Iola Daily Register And Evening News from Iola, Kansas on February 2, 1933 · Page 1
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Iola Daily Register And Evening News from Iola, Kansas · Page 1

Iola, Kansas
Issue Date:
Thursday, February 2, 1933
Page 1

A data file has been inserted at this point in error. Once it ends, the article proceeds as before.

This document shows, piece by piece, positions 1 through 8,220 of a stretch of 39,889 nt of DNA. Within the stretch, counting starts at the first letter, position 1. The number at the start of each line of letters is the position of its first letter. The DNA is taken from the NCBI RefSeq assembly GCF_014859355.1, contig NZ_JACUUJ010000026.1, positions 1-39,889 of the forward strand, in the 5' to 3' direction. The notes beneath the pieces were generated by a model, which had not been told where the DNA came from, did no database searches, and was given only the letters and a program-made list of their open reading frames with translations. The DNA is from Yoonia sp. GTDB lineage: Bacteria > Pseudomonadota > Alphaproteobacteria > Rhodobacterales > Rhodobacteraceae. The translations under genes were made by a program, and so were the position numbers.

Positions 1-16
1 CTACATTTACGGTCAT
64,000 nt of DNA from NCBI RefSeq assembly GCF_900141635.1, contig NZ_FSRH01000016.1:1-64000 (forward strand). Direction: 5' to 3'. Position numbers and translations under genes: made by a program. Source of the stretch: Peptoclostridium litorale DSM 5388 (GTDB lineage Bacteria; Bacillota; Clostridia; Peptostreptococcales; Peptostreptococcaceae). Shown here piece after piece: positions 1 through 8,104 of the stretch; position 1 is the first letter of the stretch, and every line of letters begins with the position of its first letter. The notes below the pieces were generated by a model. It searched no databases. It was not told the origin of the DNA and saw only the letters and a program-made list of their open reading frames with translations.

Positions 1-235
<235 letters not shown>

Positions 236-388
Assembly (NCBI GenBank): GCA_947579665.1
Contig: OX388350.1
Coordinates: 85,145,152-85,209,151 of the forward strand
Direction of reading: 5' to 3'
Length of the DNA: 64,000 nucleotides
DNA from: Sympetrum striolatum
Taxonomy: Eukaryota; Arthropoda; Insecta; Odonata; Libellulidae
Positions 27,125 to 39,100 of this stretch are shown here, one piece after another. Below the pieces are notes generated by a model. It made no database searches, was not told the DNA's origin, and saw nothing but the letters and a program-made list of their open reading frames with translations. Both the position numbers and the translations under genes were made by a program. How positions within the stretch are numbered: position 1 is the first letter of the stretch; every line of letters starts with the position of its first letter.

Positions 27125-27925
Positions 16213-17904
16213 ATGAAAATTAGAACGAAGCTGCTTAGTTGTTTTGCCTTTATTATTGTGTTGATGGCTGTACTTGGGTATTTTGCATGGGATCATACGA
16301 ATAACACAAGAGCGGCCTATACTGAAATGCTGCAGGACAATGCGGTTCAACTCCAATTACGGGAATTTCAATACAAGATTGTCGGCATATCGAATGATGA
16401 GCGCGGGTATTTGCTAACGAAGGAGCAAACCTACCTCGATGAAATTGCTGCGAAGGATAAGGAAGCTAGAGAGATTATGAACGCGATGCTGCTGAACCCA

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STATE HISTORICAJ. m99imiz. COMP* T0PEKA.1A»«. THE VOLUME XXXVI. No. 83. Succeiisor to The loU Dallr R«siiter, The Ipla Daily Record; and lola Daily Index. lOLA, KAS., THURSDAY EVENING, FEBRUARY 2, 1933; The VTftklj Rejiater, EaUblUhcd 1S6T: The loU Dailr Refiater, Batabliahed ISSTf EIGHT PAGES OLD SOL ON TOP OF FARMERS TO OUTLOOK MEET ^ More Than 30 Go to Parsons for Semi-Annual Economics Parley { MARKET PREDICTED Expected Price Trends in 1933 Given to Aid in Timely Selling More than 30 farmers, the larjr- ; est delegation from Allen county : ever to attend such a meeting, were _ present in Parsons yesterday for the ; semi-annual farm outlook meeting i sponsored by the United States dei panment of agriculture, and the I Kansas state college, with the Allen ; county farm bureau cooperating. ; Headed by Dan M. Braum. county • agent, the Rroup which also includ- ;ed a number of farm women, drove I wn'^hf ^';^"< jvi. • - - -„ ;„„ , wnght promises no change in the Kid Ground Hog. holder of the everj'weight weather-prognosticating cnwn. shadow boxed himself back into his hole in the southwest part of lola today, having lost a one-round bout with his perrenial opponent, Old Sol. Wit- ne.vsc; at the ringside said the Kid took the count and fell ex- hau.'^ted from the arena when his shadow connected with a right to the jaw. Although the sun-warj- animal's actions indicate according to folklore and legend that i^-inter is to follow his fateful encounter today, other agencies concerned vith what kind of weather we. liave give out the information that the furry pugilist is all wrong, at least for the next few da >-5. Local Meteorologist M. HOUSE DEBATES REDUCTIONS IN AUTO TAG FEES Bill Thrown Open to More Amendments as $1 Rate Is Rejected CREDIT THREATENED Day Brings No Cheer Republicans Say Rates Must Be Higher to Pav Off Debts bright, sunny days in the vicinity of Ida, and S. D. Flora. Federal weather man at Topeka saj-s the same thing will hold good for the state in general' for at least. a wcfk, according to the Asso,c;ated Press. .'to Parsons for the all-day session. •They relumed last night and reported the time spent highly bene- - f Iclal. " The outlook meetings. Mr. Braum ' recounted, were started in the fall | ;of 1930 !n an effort to give the 'farmer the benefit of expert opin- '!cn a.s to the probable economic "trend in the ensuing six months, so ^ihat he could buy. .sell, plant, or 'feed with .some a-wunince that he 'would be able to profit better than '4{ he were to trust to his own Judgment.' At that first meeting. Mr. Braum said there 'Were le&s than j Send ^T" in Sky Keeps JExaraple in Hogs. i As. a concrete e .xample of how the . system works. Mr. Braum cited the case of a prominent farmer in a , coimty adjacent to Allen. This far .Tier owned 1.50 hogs TOO MANY FIRES FOR ONE TRUCK Department from Run To Farm House Topeka,! Feb. 2. (AP)—The house agreed today to accept the senate-approved plan calling for a 50 per cent cut in passenger automobile license fees. Topeka, Feb. 2. (AP)—The motorj ^-^t vehicle fee reduction bill was thrown open to further amentiment in the house today after an attempt by the Democratic minority to insert a flat $1 fee for all passenger- motor cars had been rejected by the Republican majority. Democratic leaders have indicated further efforts would be made to ROOSEVELT PLANS FOR A NEW AREA PRESIDENT-ELECT IN PROPOSAL TO END UNEMPLOYMENT STRIKE A NEW BALANCE Experiment Includes Reforestation, Reclamation And Water Power Bv^aus 'e two lires happened to • .^.''VJ ; occur yesterday at about the same ^ , . . . „ . u „f .i,„f the fire department was un- fcelghed m September of that year • ^^^^ connections with either. ^,1 '^""M t "^IH.P onH i Last evening an alarm was given -tended the outlook meetmg and,„„^ department started to the heard a college expert plead ^ith ^ reported as being a -tlie farmers present who owned j^^^^ ^^^^ of the Elm Creek ho^ to sell them immediately. ,,^^^01 house, which is outside the The farmer was -reluctant to sell . j^^^^ j^l^ ^^^^ the truck at the prevailing price, but after ^ ^^^^ ^^^^ seeking the advice of several other |„j ^j,^ ^^^^^^^ ^j^^ reflection in men m the extension department of it^e sky of what appeared at that the college decided to sell his hogs | i^t to be a big fire in the north that day. He did and the next day > j ^j^ the price dropped^ and he said later ; ^.^ hastily decided that the -that at no time between the time he , t^uck *ould be needed more if the sold the hogs in September until |biaze were in lola and so the ma' ^-^L^.u''^'"'?* a)uld he have re- l^hine was turned around and speed- S!i''"l"'^''"°f.,^.°u ^""l^ back to town. Upon arrival at did when he sold them. the fire station, however, no alarm "There are no caaes in Allen coun- j^om within the city limits had been ty as spectacular as that." , Mr. Braimi said, "but it is becoming increasingly evident that the farmers of this area are placing more and more faith in what they learn at these meetings, and the; result is i Gobblers Knob. Pa.. Feb. 2. (AP)—The groundhog Icame out of his liole on Canoe Ridge today, saw his shadow at exactly 9:31 a. m. and! with a couple of sniffs, predicted skating in March. . . After squaring himself around so as to cast a go<d, clear shadow, the write into the bill | a low flat-rate i weather sage Ipdked at Court Hoover and Sid Smitl, who were on hand below the $4 minimum fee voted by } to get the forecast hot off the griddle. • "You see that cast, boys? I haven't made a clearer one in many years and it means you'll have plenty of skating in March. '•We have had a lot of unseasonable weather this ^.•inter. I can tell. It has been much warmer than normal, but there'll be a change soon and sl'-orts will go into the moth balls. . "There! Wilis be snow, mixed with rain and a lot of ice. Blizzards are due and winter will not:only linger in the lap of.spring, but it will chill summer's knees, too." The old fellow stroked his graying whiskers thoughtfully, glanced again ill his shadbw and waddled back to his hole. turned in and telephone calls to the north part of the city proved that there was no conflagration there. In the meantime, the fire which the department had originally start- the senate. Some Republican representatives have expressed a leaning towards the senate bill in preference to the age-weight schedule propased In the roads and highways committee bill now before the house. Claims and counter-claims relative to highway department finances and "campaign promises" relative to license fee reductions were made in nearly four hours of debate which preceded the rejection late yesterday of the si flat fee amendment. Threat to Credit. Republican speakers said enactment of the $1 fee would result in the ."Jtate belns unable to pay off a deficit of $3,660,000 in the" state highway department which they contended had been incurred under the recent Democratic state administration, and that it woiild be impossible even to maintain the state highway system. Speakers from the Democratic side of the house contended the "im.pression" was created in the campaign last fall that Governor Alfred M. Landon favored a "flat" 60-cent fee. Denying this assertion. Representative Blood (R.) of Sedgwick coimty said "Mr. Landon made no campaign on a flat 60.vcent tax." However, a Democrat, Payton of Sheridan, declared Governor Landon "rode into the statehouse on a wagon ^ith a 6D-cent tag." and another. Guilfoyle. closed debate with the assertion that if the Republicans "don't want a cheap tag, let's let the people of Kansas find it out." A Party Vote. The vote on the SI amendment. ONE OF FOUR ROBBERS IX HOSPITAL. .that more and more of .them are'^^i out • to quench had" pra'ctically' o^^^*"^ Representative Cox (D;1 profiting by such action. Progress B*tnt Made. Points contained in the Kansas agricultural outlook as offered by the college'!n the Parsons meeting yesterday included, in siunmary fortn. the. predict Ions that: Progress in overcoming the forces of the depression appears probable during 1933. Little improvement in the demand for farm products can be expected during 1933. Any improre- .^-!merit thfit does come will probably consumed the farm home of Mr. land Mrs. P. S. Bradley, which is about a mile south and a little west of the The Gas City fire department responded to a call but was unable to check the flames which destroyed the entire house, together with its entire contents with the exception of a gas range and one chair. The bam and outbuildings were not damaeed. due, witnesses said, to the favorable direction of the wind. How the fire ^started is a mysterj". come !n the latter half of the year. I Nobody was in the house at 'the The situation In the short-term credit fl^Md has improved due chlef- ,ly to the activity of the new regional agricultural credit corpora- time. Mrs. Bradley and her children being in Missouri on a visit, and'] Mr. Bradley being absent on a bus- of Butler, was on vlrtuallv strict narty lines, and it failed 58 to 65. Fifty-seven Democrats and one Re- nubllcan. Brown of Osborne, voted for the amendment, while 64 Repub- lic.ins. and one Democrat. Riddle of Marion, voted against it. Two Democrats were recorded as not voting. , The committee bill which the Democrats soueht to . amend <j)ro- •'Iries a $5 fee for all passenger motor cars UD to five years of ase and weighing lip to 2600 pourids. The fee would scale down $1 for each year of additional age to $1 for those between eleht and nine years old and 60 cetits for those over nine years. Fiftv cents would be added Coffe}-\1lle, Kas., Feb. 2: (AP) —A wounded man, identified by officers here as one of the four who robbed a norlh Kansas City bank messenger of $14,500 Saturday, was placed under guard in the Southeast Kansas hospital here today. The man gave his name as Adams. He was placed in the hospital Monday night. Physicians said he was/ dangerously wounded and probably would not recover. Officers were certain of their identification of the wounded- man as J. E. Coleman, who is also known as Adams. The cliief of police and former deputy sheriff Harry Neal visited the hospital aiter they had received information from a source they declined to dl, vulge. that Coleman had been brought to the hospital Monday night. Two officers were placed on guard to prevent possible escape of the suspect, who was said bv physicians to be dangerously wounded. The chief of police said he had been informed that the man he identifies as Coleman- or Adams had been brought to the hospital by three men, one--of whom was Earl Doyle, identified ' by Kansas City police as the leader of the band. mission. 'WTiat insurance was; ^'^^ each 100 pounds or major fractions. The process of adjusting , carried by Mr. Bradlev could not be t'cn thereof In excess of 2600 j-u._ .^j . . ' pounds. GREENLEAF FOR APPEAL Public Service Commissioner Convinced Decision Asrainst Lower Rates Should Not Stand debts and fixed charges to the exist- I ascertained. ing levt-1 of prices continues. The | The lola fire department never readjustment of private debts can j was able to learn where the fire was best -be accomplished by consider- which caused the men on the truck • vehicles weighing up to 2000 pounds, Inp each instance as a separate!to return to lola. ,The Register, rnd the SO-ceiit-step for each addi- problem and making such adjust- ; after calling several persons in the|tl<^al 100 pounds. Topeka. Feb. 2. (AP)—Chairman The bill passed bv the senate cuts • J- W. Grecnleaf of the public serv- , In half the present $8 minimum for ; ice commission said today he was ing to an end. Ho. opposed outright convinced an appeal should be taken | grants, sponsored by many senators. BOARD ESCAPES DEATli IN HOUSE Little Progress and Much ' Activity in Congress Today Washington. jFeb. 2. (APX—The first vote in congress today on reduction of expenditures resulted in defeat for a proposal to cut off the entire $500;000 for the fariri board, ^•hich would have meant the death Of that agency. ,. .The house refused the plan offered as an amendment to the appropriation bill I for the government's many independent, offices, and also declined to cut the fund to $300,000. The senate was delayed in getting to grips again with the appropriation question in the huge treasury- fkjstofflce bill, by another speech on the debt Issue by Senator Robinson of Indiana, Republican. This time he called upon the state' department to apprehend William C. BulUtt. who.has been reported in some newspa'per accounts to have been conferring on war debts in the Europeari capitals. Law Affainst It. Robinson proposed invoking the Logan act which punishes unauthorized persons for taking up with foreign governments questions in which the United States has vital interests. Relief questions, silver, tariff and farm measures engaged a number of committees. Charles A. Miller, president of the reconstruction corporation, asked for another 150 million dollars for relief loans to states, warnin? that the funds now available were com- TUIVIBLE It'EEDS CHOKE TEXAS ROADS. ments a? are mutually agreeable to • farm neighborhood northwest of both debtor and creditor. |lola today, could get nothing more All factors indicate a plentiful ; definite than that the flames may supply of labor at low wages in have been from waste oil which is 1933.' i burned from time to time at a point •:'Wheat Prices May Slse. | about four miles north and two west The prospects for cash wheat ' of lola. Waste oil was burned there prices are beginning to improve. i two days aeo. and it was supposed The corn market shotild show at : that the operation was repeated ' least i moderate improvement bv the | last night, of 1933. j ' m.and for feeds because of the in- HAMILTON TRIAL DENIED crease in livestock numbers. The hog market in 1933 probably! -win :l)e a matter of season fluctua- ' tions; around the low levels already reached with the possibility of new lows.'; The apparent attractiveness of the sumnier. market to niany .feeders, plenty of feed, and late spring or early-summer lows make the OCIOT ber tb December. 1933. market for good well finished light weiglit cattle the least risky proposition. Low prices of feed grains, a large Indiana Jadg^e Refuses to Grant a Rehearing on Murder of Indianapolis Chain Grocer Both bills propose slight decreases In fees for light trucks and Increases for the heavier ones. • .Neither the senate, nor the house in its opening debate on the. subject, gave cbiisideratlon to the 60- cent minimum scale recommended by Governor Landon in a special message to the legislature • shortly after Ut convened. He proposed a scale of. pa.<iseneer automobile fees I beginning at 60 cents for;' vehicles j weighing 2100 pounds or less, with 75 cents added for each additional 100 pounds. to the United States supreme court from, a I three-judge federal court ruling overturning the commission's order for a 30-cent city gate rate in the Cities Service gas case. A majority of the three-membered federal court held the commission had "unfairly exercised" its power in Senator Lewis of Illinois, however, charged the corporation with favoritism and declared the government seemed blind to the "danger of revolt." At a committee hearing. Representative Fish of New York, urged approval of his plan for an investi- its order fixing 30 cents a thousand I gation of corporations which have cubic feet as a reasonable price to | failed since receiving reconstruction Lebanon. Ind.. Feb. 2. (AP'>— i Louis E. Hamilton. Jola. Kas., sentenced to death for murder, was denied a new trial yesterday by Special Judge Fred E. Hines in the Boone county circuit court. Hamilton and Charles "Vernon Witt. Bainbridge. Ind.. were convict- HOLMES THE FIFTH Former City Clerk a Candidate for Finance Commissioner of lola during a holdup. The Kansan is scheduled to die in the electric chair ! August 15. - I ed of sla\1ng Lafayette A. Jackson. -numl«r of cows being milked, and i Indianapolis chain store operator restricted demand for dairy prod- ' - - ucts because of • decreases in consume^ incomes, indicate that ma- teriar improvement in the prices of dairy products should not'be expected during 1933. It 15 probable that the farm price of eggs will average higher during 1933 tJian in 1932. .'VLiYlNARD LEE TOMSON DIES Infant Son of Mr. and Mrs. Ut M. Tomson Succumbs Yesterday - Maj-nard Lee Tomson. 3-months- old son of Mr. and Mrs. Marion M. Tomsqn. died about six o'clock yesterday; evening, at the farm home of his parents, five miles west and one- quarter south..-pf lola. ThCrRev. N. L. Vezie will conduct the funeral service at the Sleeper ^rvice rooms, tomorrow at 2:30 p. in. Burial is to be made in the — Geneva cemetery. Mr .i ^nd Mrs. Tomson and Marion Eugen^. a 3-year-old brother., survive. Maynard Lee was bom in Allen coipiy. _ _ ^ WTATHER and ROADS FOR K.4NSAS: Fair toniglht and Friday; not much change in temperature. Temperature — Highest yesterday. 55: lowest last night. 26; norinal for today, 30; excess yesterday, 10; excess since January 1, 426 degrees; this date last year, highest, 59.; lowest.-28. Precipitation for the 24 hours ending at 7 a. ni. today. .00; total for this year to date, 1.52; excess since January 1, .11 inch. Relative humidity_^ at 7 a. m. today, 88 per cent; barometer reduced to sea lex-el, 30.06 Inches. Sun rises, 7:26 a. m.; sun sets, 5:46 p. m. Kansas "Weather and Dirt Roads. ' Emporia. Manhattan, Coffeyxllle, Ottawa. Sallna, Pittsburg, Arkansas City, Wichita, Topelta, clear, roads good. Another hat was thrown into the ring todav with the announcement of b. W. Holmes that he will be a candidate for the office of city fi- nanqe commissioner. -He is the fifth ma 1 to enter the race. Malford Langley. J. D. Buchanan. Carol Hoyt. and E. 15. Shields, hann?; already filed their announcements with the city clerk. Mr. Holmes, who served as citv clerk for a number of years, issued the following statement: "I am a candidate for finance commissioner at the approaching primary and should appreciate the support of the citizens of lola. "i have been a ;Citizen of lola for 29 years. I sen-ed one term in this office and am \^111ing to let _my record speak for my qualifications; New times bring new issues, however, and I wish to say that as finance commissioner, if nominated and elected. I should stand on the following platform: Law enforcen(ient. Strict economy. Patronize home industry. 1 am not in favor of reducing rates on public utilities except that I should suggest a change in the minimum rate on water . be charged by distributing companies for main line gas. In a statement issued . today. Chairman Greenleaf said: "After giving careful consideration to the present • economic con^ ditions with which the gas users of Kansas are confronted and after a conference with Governor Landon, I am convinced that the so-called Doherty gas case should be,appealed to the United States supreme court. "I feel that we will be sening the Interest of the people of Kansas corporation loans. He said. '"There is some crookedness going on." Livestock men dinded. before the senate agricultural committee, for and against inclusion of hogs under the allotment plan of farm relief. Lewis Attacks Board. The reconstruction corporation's board was sharply criticised by Senator Lewis. "Certain members of the board have tried to find every way relief could be . prevented and everything has been put in the way to obstruct •Warm Springs, Ga., Feb. 2. (AP) .^A gigantic experiment designed to proride 200,000 Jobs and herald the birth of a new Anierica from which the curse of une.mplojTnent would be lifted was propbsed today by President-elect Roosevelt. The rugged highlands and fertile industrial valley of the Tennessee watershed were chosen by the next president for this "most interesting experiment a government has ever undertaken." Seated, before the blazing fireplace of the "Little White House," he told newspapermen of his dream for a vast internal development encompassing reforestation, reclamation, waterpower and agricultural rehabilitation. The aim is to balance the national, population anew between cities and the countrj-. Mr. Roosevelt expects this huge laboratory experiment to pro\1de employment for 200,000 men in the Tennessee valley alone. To Efid Unemployment. But more jthan this, he hopes to carry- the scheme into o:her sections of the nation from the Alleghenies to the Pacific coast and through it to re-establish American life on a gasis that will mean the end of unemployment; the decentralization of industry; and a p>eople protected by the watchful eye of a government. The great Tennessee valley project invohing half a dozen states is to include; 1—Reforestation. 2 —Creation of flood control basins in -the upper valleys, first at Cove creek in the (Clinch river. 3—Waterpower development to be available for cities, states and farm homes. 4—Reclamation of the fertile bottom lands for agricultural lise. 5—Elimination of the unprofitable marginal lands from farm pursuits. To Control MississippL 6—Eventual flood control of the great Mississippi river. 7—Eventual improvement of navigation. Mr. Roosevelt announced that as soon as he takes office March 4, he will ask the various government departments involved to make surve}-s with a view to putting the proposition up to congress at an early date. Confident that the whole project will be self-sustaining, he has no doubt of the "bankability" of It and the availability of bonds for the. undertaking. "If it is successful, and I am confident it viW be." ho said-, "I think this development will be the forerunner of similar projects In other Amarillo, Texas, Feb. 2. (AP) A new menace to traffic—Russian thistles that drift into the highways and pile up to a depth of several feet—has appeared on Texas panhandle-plain roads this winter. The thistles, commonly known as tumble-weeds, grow extensively in wheat fields and along fence rows, theri; drift before the wind during the fall and winter, coming to rest against any sort of obstruction. Continued rainfall throughout the small grain area delayed the harvest last summer until in . many fields the thistles grew higher than the wheat, preventing the har%-est. J. W. McFolk of Amarillo drove into such a drift between Silverton and Floydada, and spent 35 minutes backing his car out of the entanglement. He said it was necessary to make a detour of several miles to avoid, the weeds. "Sometimes the-thistles were iiiled up around me as high as the car," McFolk said. "I had the worst scare of my life. If those weeds had caught on fire from the exhaust I would have been roasted alive." PUBLISHER OF POST IS DEAD Denver NewspaperOwner Noted for Baring Teapot Dome Scandal Denver, Colo., Feb. 2. (AP) ^Frederick G. Bonflls, publisher of the Denver Post, whose career was linked with many spectacular eventis of the Rocky Mountain, region, died today at his home here. Bonflls, a djTiamic cru .sader, built up the Post, with his late associate owner, H. H. Tamen. from a small daily which they purcha.sed in 1892. to a newspaper with circulation covering the Rocky mountain region. Death came miexpectedly, following a^ brief illness due to a complication of influenza and an ear ui- fection. He imderwent a minor op- eratipn last Saturday, but not tmtil last night did his condition become serioiis. Bonflls came into the national spotlight ten years ago when the activities of tlie Denver Post resulted in uncovering the Teapot Dome oil sCandaL The Post's investigators, uncovered leads which led to congressional investigation and court] action. . Always a fighter. Bonflls gave personal direction to details of the Post jorganization and supervised the many crusades which the news- papeij carried on. Owner of Two Papers. Frederick G. Bonflls and H. H. Tammen purchased the Denvei- Post in 1892, the Post then being the smallest pdp>er in Denver. Tammeri died July 19, 1924, and since then Bonflls was the directing head of the Post. Bonflls and Tammen extended their newspaper ^enterprise to Kansas City in the acquisition October 29, 1909, of the Kansas City Post., which they published until May 18, 1922, when it was sold by them. Born in Tory, Mo., December 31, 1860, the son of Mr. and Mrs. Eugene Napoleon Bonflls, the publish- li'^'Ti. P^"^^"'-'^' i^^, OhloiSrwh ;n hrw ^"l6 yeaVs old" was as aj whole if we would exhaust all • relief to those of humble society, of our legal rights under the statutes ^hile those formerly of power were in so doing. "This is a very important! allowed precedence and always giv- case; many legal principles are involved and, therefore, I feel that the court of last resort should be called upon to place its Interpreta- en ah opportunity for relief," he said. "Tliere seems to be a complete blindness, deafness, stupidity and tion upon those principles and in ' ^^^cusable obstinancy on the part IP YOU MISS THE REGISTER CALL 157 OR 520. so doing I feel that we would be best servlhg the toterests of all of our people to s^jeedily secure a final determination thereon.' GOVERNMENT DEFICIT GROWS First Seven Months of Year Close With BilUtm Dollars Lacking' Washington, Feb. 2 (AP) — The government ended the first seven months of its 1933 fiscal year with a deficit of $1,272,721,031. having collected from all sources. 01,138.505,910 and spent $2,410,226,941. The public debt on January 31 amounted tb $20,801,707,134. ah increase of almost $3400,000,000 In the total in 12 months. On January 31,, 1932, it was $17,815,861,117. of those administering the government to those outside the doors. The millions that may be incited to a spirit of revolt and bring this country to the recent conditions in Germany. Spain and Austria." Lewis asked for broad liberalization of the law to permit loans wherever they were needed, mentioning in particular school teachers in Chicago. A Missouri Highway Probe. Jefferson City. Feb. 2. (AP)—A sweeping investigation Into all activities of the state highway department during the last five years was orclered today by tbs senate. Livestock Dealer "Dies. Kansas C!ity. Feb. 2. (AP)^ Reese R. Peirponnet, 62, treasurer of the Stagner-Peironnet & Willis Livestock company, died today at Research hospital from complications resulting from a fall at his home Friday. He had been a dealer in livestock here for 40 years. Ararat Temple Robbed. Kansas City. Feb. 2. (AP)— Prowlers early today broke into the Ararat Temple here and stole $1,000 from a safe which they opened by Imocking off the comtjinatloo. and Arkansas valleys and in the Columbia river basin of the northwest. ! "Wo have about 12 million wage earners uneniployed. If we return immediately to the high level of 1929 I think we would still have 5 million men out of work and on a dole. Our population is out of balance. • If by government activity we can restore the balance we will have taken a great step forward. "The normal trend now Is a back to the farm movement. For those who have had experience in agricultural work I ;thlpk we will do well to nrovlde a living." Without reference to notes or books but with an occasional glance at a Huge map, Mr. Roosevelt im- folded his idea for a great Tennessee valley experiment. There is no doubt he has been studying the proposition for days. He said he selected the Tennessee watershed running over the states of Virginia, West Virginia, Tennessee, North Carolina, South Carolina and parts of Kentucky, Alabama, and Mississippi for many reasons, principally because of its wide range of physical conditions, life and climate. The area involves 640,000 square miles. , He believes the proposition of reforestation can be started immediately and with it work provided for 50.000 to 70,000 men in planting new trees, cutting and rehabilitating the vast forest lands. Through the development of huge flood control basins, beginning at Cove creek dam he estimates the power to be produced at Muscle Shoals can be increased to between two and three million horsepower. With this power is to be improved every farm home and bam and the great city industrial units and homes within the valley—all imder protection of the government. appointed to West Point, entering the academy in 1878. There he met Miss BeUe Barton of PeekskiU, N. Y.. resigned from the academy before graduation and married her. Among his classmates were General John J. Pershing and General Alvin Crowder. ' Pioneer In Guthrie. Bonflls for a time was employed in the Chemical National Bank a,t New York City, and then .traveled westward settling in Kansas ; City^ Ii^ 1889 when the Indian Teiiritoriy was opened Bonflls Joined the rush foi- new lands and became interestj- ed in developing the city of Guthrie, (Continued .on Page 8, Col. 6.) McGILL THREATENED Police Hunt for Prowler .Seen Near Senator's House RECRUITING OFFICER COMING. Sergeant to Be Here Saturday to Take Army Applications. Sergeant Dick Smith, who is assigned to the army recruiting station at Coffeyville, wiU be in lola Saturday canvassing for applicants for the United States army, he said today in a communication to The Register. He will spend the day either in the postofflce building or on the square. Postmaster C. O. Bollinger said today that more than a score of local yqiing men had asked him lately concerning enlistment. Washington. Feb. 2. (AP^-Metropolitan. police today, were investigating a complaint that ah armed man was seen about the home of Senator McGill of Kansas last night. Police were informed that the family was at dinner when tho attention of the senator was attracted by a noise outside. From the win| dow, he was able to see a man with ! a double-barrelled shotgun but was unable to see the features of the man holding the weapon. Police responding to his telephone call i found, footprints on the ground near the home. MCGill said he knew of' no reason why a prowler should annoy him. ; HITLER'S PLEA; FOR MAJORITY FANS FLAMES Germany Boiling witli Political Animosity . as Campaign Starts STRONG OPPOSITION Demonstrations Result in ; Seven Deaths Yesterday in Germany Berlin, Feb. 2. (AP)-^hflncellor Hitler's first appeal for a .-parliamentary majority in elections set for March 5 found German;?' seething today with political animosity. AJl outdoors Communist demonstrations were reported banned;in tha greater part of Germany. The tense situation! reaihed a climax with Hitler's annouiicement of two four^year plans of National regeneration—for the "salvation" of the farmer and the worker. ' The. Telegraph-Union Pre^S association heard that orders vjere issued to Prussian police i to, prevent Communist demonstrations . dinrlng the election campaign. ; ' The national Communist! ne^^-s- paper Rote Fahne said the ban was Invoked to curb election! campaigning. The Communists jheld one- sixth of the seats in the relchstag which was di.ssolved yesterday. The stocky little Nazi leader was supremely confident of .vlctoljy after his cabinet, in which Nationalists fai- outnumber his party! coUeagues,, persuaded President Von Hlnden,- burg to permit the new electjpns. Charges of Cummnnisnit. • The -chancellor's nation-wide appeal last night for a i "four-year chance."! in which he attacked the Republican parties, met 'with a strong response. The Soiclal'Demo­ cratic organ Vorwaertsj scathingly criticised the speech, declaring his. "four-year plan is a new catchv?ord borrowed from Stalin." It cbnclud- ed. addrcaing Hitler, with the demnnd: "Out with you!"! Other'newspapers were silent on Hitler's reiteration of his often proclaimed remedies for the coUnt^. Despite a plea of self defense. Herinann Goering, Nazi meiaber of the;Hitler cabinet and commissioner for the Prussian ministry-of interior, suspended three H<jmburg. Prussia, policemen for shooting and killing three persons when attacked by a mob. ! Yesterday's deaths • due ito disorders, mostly between Coaununists and Nazis, reached seven'. A :Woman was,killed in a Duisburg'shooting affray at midnight. Comifiunists. Republicans and Nazis were injured In Berlin, Altona and: ChemnltzT fightk.' At Bochum, Prijssia, the Nazis, deniolished a Socialist; news-, paper's rooms. Since Hitler came into power Monday more than a score "have been slain and .'several times ,as many injured. \ The Nazi chieftain spoke only In general terms of iiis two four-year olans. i - ' "The idea of compulsory; Irbor service and farm colonies! constitutes the main pillars of, this program," he said, describing one &s ttie "salvation of the Gcrinan farmer, to safeguard the nation's possibilities of sustenance and hence her very life" and the other the! "solvation of the German worker! through a colossal and comprphcn.slvc! attach' on unemployment." He appealed for divine gtiIdanr-> for the men called to head the nev.- government and asked the nation to withhold Judgment for ^our.; years. His old campaign demands for building lip the national defense were toned down In a declaration reaffirming the stand of previous cabinets for Juridical equality with other nations In arms. \ Concluding a bitter attack on Communists, the chancellor ^asserted that Christianity would be the basis of Germany's moral eoncep- tlons. He declared the family woiUd be firmly (protected. ; The Wolff and the Telegraphen- ' Union Press association! both reported police strength has hecn augmented; and that detective^ have occupied the Communist i he^dquar- ' ; ters. Karl Liebknecht houBe, on Buelow-Platz. ! i Another! resulted! when one Commuplst was stabbed !by a Nazi in the • Charlottenburg dlstrtct of Berlin. ;A Nazi at EssenJ wais seriously wounded and expected to die after being shot by Communists. Five were wounded when police dispersed £j Nazi-Communist affray tit Wanne-Eickel. Several were injured in a Communist demonstration In Munich.; . I ; NEW TROOP TO BE FORMED. Boys Invited to Join Boy Scouts At Presbyterian Church. ! All boys 12 years of age or olderj are invited to be present in th^i Presbyterian church Monday at! 7:30 p. m. when the Prtebyteriani troop of the lola Boy Scouts is formed. | ! Under the leadership of Charles! Wilson, who has been selected as the Scoutmaster, the Iwys will be registered and plans laid for effecting the permanent organization of the troop. Loujs Rosenberg Jr., has been named a$slsta!nt troop leader. Present also iMonday will be tlie members of the troop executive committee including the Rev. R. D. Snuffer, pastor of the church, Dr. A. R. Chambers, W. W. Perham, Major T. F. Limbocker, and Emerson E. Lynn. HOSIER ;M. VARNER IS DEAD Long-TIme Resident of Moraa Succumbs .^fter a Stroke,Moniiay. . The announcement caine from Moran this morning of the ;death there at;3 .a. m. of Homer M. Var- ncr, for; 33 years one of I the well known and highly respected'; business men qf the town. ! i Mr. Vamer was in thei serenty- third year of his- age. He has al- waj -3 en.1oyed good health until within the past year. Monday he suffered a stroke of apopleixy a-hich was folldwed three days i later by his death. He is survived by his widow and by five 'children: George V^mer, Topeka;; "ITieodore Vamer, 3nde- pe!ndence; Ed.. Vamer, Moran} Mrs.. William Bi^nnen. Chanute; ^ Mrs.! Eugene Plumb, Picher, Okla: All- those were present when the end came. Mr. Vamer was the -uncle of Roy Vamer, of The Register, and was !the last of his generation. It was i ahnbunced later thit the funeral wil^ be held at 2:30 ;p. m. tomorrow^ ixf the Ralston fiineral home in Mpran, with burial tb follow in tha i^loma cemetery.